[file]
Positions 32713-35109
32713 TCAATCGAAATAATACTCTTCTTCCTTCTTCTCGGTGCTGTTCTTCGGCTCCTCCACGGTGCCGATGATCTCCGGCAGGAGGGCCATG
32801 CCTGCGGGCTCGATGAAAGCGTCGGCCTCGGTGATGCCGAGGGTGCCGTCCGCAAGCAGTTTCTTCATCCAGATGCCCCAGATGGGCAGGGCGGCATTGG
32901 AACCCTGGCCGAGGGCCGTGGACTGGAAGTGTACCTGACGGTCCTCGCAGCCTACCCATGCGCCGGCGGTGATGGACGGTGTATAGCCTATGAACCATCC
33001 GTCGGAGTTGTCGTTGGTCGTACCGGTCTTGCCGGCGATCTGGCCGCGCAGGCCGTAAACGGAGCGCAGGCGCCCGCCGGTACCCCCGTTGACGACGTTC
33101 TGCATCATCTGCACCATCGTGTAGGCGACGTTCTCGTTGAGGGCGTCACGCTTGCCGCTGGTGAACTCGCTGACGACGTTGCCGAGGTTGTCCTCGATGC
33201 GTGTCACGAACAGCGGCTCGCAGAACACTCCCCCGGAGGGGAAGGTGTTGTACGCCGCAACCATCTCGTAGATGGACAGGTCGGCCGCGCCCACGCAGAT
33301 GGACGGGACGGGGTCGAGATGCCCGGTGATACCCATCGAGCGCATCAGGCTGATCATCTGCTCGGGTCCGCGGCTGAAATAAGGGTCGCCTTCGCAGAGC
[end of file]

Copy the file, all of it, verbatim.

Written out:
Positions 32713-35109
32713 TCAATCGAAATAATACTCTTCTTCCTTCTTCTCGGTGCTGTTCTTCGGCTCCTCCACGGTGCCGATGATCTCCGGCAGGAGGGCCATG
32801 CCTGCGGGCTCGATGAAAGCGTCGGCCTCGGTGATGCCGAGGGTGCCGTCCGCAAGCAGTTTCTTCATCCAGATGCCCCAGATGGGCAGGGCGGCATTGG
32901 AACCCTGGCCGAGGGCCGTGGACTGGAAGTGTACCTGACGGTCCTCGCAGCCTACCCATGCGCCGGCGGTGATGGACGGTGTATAGCCTATGAACCATCC
33001 GTCGGAGTTGTCGTTGGTCGTACCGGTCTTGCCGGCGATCTGGCCGCGCAGGCCGTAAACGGAGCGCAGGCGCCCGCCGGTACCCCCGTTGACGACGTTC
33101 TGCATCATCTGCACCATCGTGTAGGCGACGTTCTCGTTGAGGGCGTCACGCTTGCCGCTGGTGAACTCGCTGACGACGTTGCCGAGGTTGTCCTCGATGC
33201 GTGTCACGAACAGCGGCTCGCAGAACACTCCCCCGGAGGGGAAGGTGTTGTACGCCGCAACCATCTCGTAGATGGACAGGTCGGCCGCGCCCACGCAGAT
33301 GGACGGGACGGGGTCGAGATGCCCGGTGATACCCATCGAGCGCATCAGGCTGATCATCTGCTCGGGTCCGCGGCTGAAATAAGGGTCGCCTTCGCAGAGC